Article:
A strategy like a good military plan should be

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costly, long-term investments with ill-defined benefits. A strategy, like a good military plan, should be adaptable—otherwise it will collapse upon contact with reality. Strategy is often confused with— and sometimes mistakenly thought to be in opposition to—tactics. Tactics are the specific actions that, by achieving objectives, are the implementation of your strategy. See also: Services, Software, Standards, Security, Scalability T is for Thinking “I think, therefore I clearly have too much time on my hands.” As a skill, thinking is typically not a problem for developers and architects. Finding the space and time to think is a little harder. In these days of a constant bombardment of information from the blogosphere—good, bad, and ugly—it can sometimes be hard to fi nd the inclination to think for oneself. Such a crucial activity needs to be given focus and an architect should be prepared to make the space and time and defend it. Think about thinking: What works for you? Long train journeys? Music? A hot bubble bath? It might be hard to install a bathroom suite in the offi ce, but you never know. See also: Technology, Transparency “AS GUARDIAN OF THE ARCHITECTURE AND THE VALUES BEHIND THE ARCHITECTURE, THE ARCHITECT IS THOUGHT LEADER. AS TEAM LEADER, AN ARCHITECT MAY NOT BE REQUIRED TO PERFORM LINE MANAGEMENT DUTIES, BUT MAY BE CALLED UPON TO BE AN ICON FOR THE REST OF THE TEAM, PROVIDING CONFIDENCE, INSIGHT, MOTIVATION, AND INSPIRATION.”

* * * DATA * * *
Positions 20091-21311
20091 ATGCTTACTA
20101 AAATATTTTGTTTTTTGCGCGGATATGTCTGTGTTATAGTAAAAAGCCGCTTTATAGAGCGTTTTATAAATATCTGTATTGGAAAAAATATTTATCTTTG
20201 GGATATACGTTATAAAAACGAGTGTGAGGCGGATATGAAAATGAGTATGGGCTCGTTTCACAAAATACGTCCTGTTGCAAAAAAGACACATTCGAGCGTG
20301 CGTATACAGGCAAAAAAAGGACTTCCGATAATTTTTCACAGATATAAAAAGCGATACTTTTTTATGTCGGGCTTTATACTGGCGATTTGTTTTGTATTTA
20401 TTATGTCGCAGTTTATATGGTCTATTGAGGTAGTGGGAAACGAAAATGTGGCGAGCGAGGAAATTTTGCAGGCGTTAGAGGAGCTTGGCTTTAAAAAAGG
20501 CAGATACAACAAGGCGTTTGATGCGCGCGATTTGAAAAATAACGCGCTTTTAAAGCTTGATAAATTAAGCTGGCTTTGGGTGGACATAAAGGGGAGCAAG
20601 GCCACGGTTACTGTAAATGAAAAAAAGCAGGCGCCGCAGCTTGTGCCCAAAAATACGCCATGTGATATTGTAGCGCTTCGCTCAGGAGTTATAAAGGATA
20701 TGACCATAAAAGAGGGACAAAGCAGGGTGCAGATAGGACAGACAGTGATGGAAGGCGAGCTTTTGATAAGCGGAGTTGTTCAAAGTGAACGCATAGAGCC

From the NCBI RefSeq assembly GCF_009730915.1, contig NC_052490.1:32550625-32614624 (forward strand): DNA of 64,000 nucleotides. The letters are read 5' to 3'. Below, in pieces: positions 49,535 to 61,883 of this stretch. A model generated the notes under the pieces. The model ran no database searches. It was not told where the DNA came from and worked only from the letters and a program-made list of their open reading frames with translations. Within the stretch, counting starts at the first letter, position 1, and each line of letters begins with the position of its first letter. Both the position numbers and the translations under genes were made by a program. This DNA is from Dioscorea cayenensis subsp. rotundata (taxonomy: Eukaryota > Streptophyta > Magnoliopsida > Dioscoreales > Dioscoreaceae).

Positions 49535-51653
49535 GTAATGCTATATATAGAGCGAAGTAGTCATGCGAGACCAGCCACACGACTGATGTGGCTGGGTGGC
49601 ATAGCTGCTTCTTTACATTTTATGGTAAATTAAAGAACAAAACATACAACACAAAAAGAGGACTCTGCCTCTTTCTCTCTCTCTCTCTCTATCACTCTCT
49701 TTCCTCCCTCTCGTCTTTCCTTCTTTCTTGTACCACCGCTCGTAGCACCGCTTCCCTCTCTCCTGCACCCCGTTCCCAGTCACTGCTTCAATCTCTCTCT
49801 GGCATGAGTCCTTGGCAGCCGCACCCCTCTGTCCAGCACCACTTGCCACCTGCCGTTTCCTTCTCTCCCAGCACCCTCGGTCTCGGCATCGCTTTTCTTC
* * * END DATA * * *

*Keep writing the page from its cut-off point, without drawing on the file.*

A Fun Lexicon for Architects 32 Journal 15 U is for Understanding “I do believe you’ve got it.” Understanding is complementary to knowledge. Understanding people, systems, and processes makes a significant difference to the outcome of a solution. It is the antithesis of assumption. Some nefarious types will present assumption as understanding—this is undoubtedly a Bad Thing and will not lead to the Promised Land of Good Architecture. Questioning is a key technique for reaching understanding—used well it can puncture assumption, myth, and other forces that could derail a project. See also: UML, Unix V is for Values “Explain to me again why we’re doing this...” The values of an architecture are best expressed as principles— the value system that guides decision-making and architectural practice is made up of these values. Principles are, therefore, the foundation that underlies architecture. To be effective there should be no more than a handful of enterprise-level principles and they must have the support of senior leaders. A good principle is clear, consistent, relevant, appropriately focused, adaptable, and stable. See also: Virtualization, Visualization, Views W is for Whiteboard “It’s probably easier if I just draw a picture.” Good whiteboarding skills are a true art—it is easy to become an apprentice, but achieving mastery is always elusive. On the evidence of our own careers, we suspect that many great ideas have never been implemented simply because of a ”bad gig” on the whiteboard.

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